New Mexico Man Sentenced on DDoS, Gun Charges
Dark Reading Staff 5/18/2018
Register for Dark Reading Newsletters
Partner Perspectives
What's This?
iboss has created the first and only web gateway as a service specifically designed to solve the challenge of securing distributed organizations. Built for the cloud, the iboss Distributed Gateway Platform leverages an elastic, cloud-based node architecture that provides advanced security for todays decentralized organizations with more financial predictability. Backed by more than 110 patents and patents pending, and protecting over 4,000 organizations worldwide, iboss is one of the fastest growing cybersecurity companies in the world. To learn more, visit www.iboss.com.
Featured Writers
White Papers
Video
Cartoon Contest
Write a Caption, Win a Starbucks Card! Click Here
Latest Comment: This comment is waiting for review by our moderators.
Current Issue
Flash Poll
Twitter Feed
Dark Reading - Bug Report
Bug Report
Enterprise Vulnerabilities
From DHS/US-CERT's National Vulnerability Database
CVE-2018-11354
PUBLISHED: 2018-05-22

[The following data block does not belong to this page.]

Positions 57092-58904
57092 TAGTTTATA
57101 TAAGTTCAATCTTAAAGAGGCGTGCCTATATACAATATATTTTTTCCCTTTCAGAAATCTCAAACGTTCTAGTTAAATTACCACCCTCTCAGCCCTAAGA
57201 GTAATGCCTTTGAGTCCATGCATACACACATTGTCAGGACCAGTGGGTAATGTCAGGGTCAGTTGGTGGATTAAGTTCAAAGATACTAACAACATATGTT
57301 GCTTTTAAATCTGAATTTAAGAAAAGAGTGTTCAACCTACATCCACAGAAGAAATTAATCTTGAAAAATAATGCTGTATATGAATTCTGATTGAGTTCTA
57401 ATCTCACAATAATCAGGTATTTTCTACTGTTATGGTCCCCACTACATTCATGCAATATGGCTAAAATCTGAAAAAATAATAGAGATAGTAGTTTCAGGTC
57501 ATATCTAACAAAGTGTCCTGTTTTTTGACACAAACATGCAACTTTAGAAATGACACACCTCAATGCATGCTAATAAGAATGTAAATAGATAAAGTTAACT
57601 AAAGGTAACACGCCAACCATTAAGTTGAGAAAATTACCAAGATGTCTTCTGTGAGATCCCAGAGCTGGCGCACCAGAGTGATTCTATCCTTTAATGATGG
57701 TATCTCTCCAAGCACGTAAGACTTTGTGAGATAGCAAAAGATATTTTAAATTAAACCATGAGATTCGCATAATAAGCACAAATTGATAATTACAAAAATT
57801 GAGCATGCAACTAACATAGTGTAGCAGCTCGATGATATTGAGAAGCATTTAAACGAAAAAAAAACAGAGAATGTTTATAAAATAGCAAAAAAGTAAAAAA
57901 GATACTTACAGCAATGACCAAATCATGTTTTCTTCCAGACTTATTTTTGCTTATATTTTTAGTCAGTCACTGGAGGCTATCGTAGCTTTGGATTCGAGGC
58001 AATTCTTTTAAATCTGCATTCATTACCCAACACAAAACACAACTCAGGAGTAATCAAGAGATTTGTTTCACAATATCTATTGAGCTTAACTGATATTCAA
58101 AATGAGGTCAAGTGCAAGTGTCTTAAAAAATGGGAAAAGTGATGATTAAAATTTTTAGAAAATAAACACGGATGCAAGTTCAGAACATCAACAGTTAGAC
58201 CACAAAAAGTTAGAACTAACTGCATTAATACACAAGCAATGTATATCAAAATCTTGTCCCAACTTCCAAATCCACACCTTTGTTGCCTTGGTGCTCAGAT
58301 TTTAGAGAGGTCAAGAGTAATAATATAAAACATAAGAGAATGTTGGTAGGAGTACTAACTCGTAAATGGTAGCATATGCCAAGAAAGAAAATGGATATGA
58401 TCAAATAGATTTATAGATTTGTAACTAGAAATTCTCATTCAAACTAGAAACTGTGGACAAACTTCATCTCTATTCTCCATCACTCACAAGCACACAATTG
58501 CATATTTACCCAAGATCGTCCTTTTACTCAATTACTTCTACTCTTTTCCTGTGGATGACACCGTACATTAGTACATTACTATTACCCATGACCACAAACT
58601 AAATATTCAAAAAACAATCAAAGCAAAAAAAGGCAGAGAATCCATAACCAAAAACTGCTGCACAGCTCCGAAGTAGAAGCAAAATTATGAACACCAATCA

In Wireshark 2.6.0, the IEEE 1905.1a dissector could crash. This was addressed in epan/dissectors/packet-ieee1905.c by making a certain correction to string handling.
CVE-2018-11355
PUBLISHED: 2018-05-22
In Wireshark 2.6.0, the RTCP dissector could crash. This was addressed in epan/dissectors/packet-rtcp.c by avoiding a buffer overflow for packet status chunks.
CVE-2018-11356
PUBLISHED: 2018-05-22
In Wireshark 2.6.0, 2.4.0 to 2.4.6, and 2.2.0 to 2.2.14, the DNS dissector could crash. This was addressed in epan/dissectors/packet-dns.c by avoiding a NULL pointer dereference for an empty name in an SRV record.
CVE-2018-11357
PUBLISHED: 2018-05-22
In Wireshark 2.6.0, 2.4.0 to 2.4.6, and 2.2.0 to 2.2.14, the LTP dissector and other dissectors could consume excessive memory. This was addressed in epan/tvbuff.c by rejecting negative lengths.
CVE-2018-11358
PUBLISHED: 2018-05-22
In Wireshark 2.6.0, 2.4.0 to 2.4.6, and 2.2.0 to 2.2.14, the Q.931 dissector could crash. This was addressed in epan/dissectors/packet-q931.c by avoiding a use-after-free after a malformed packet prevented certain cleanup.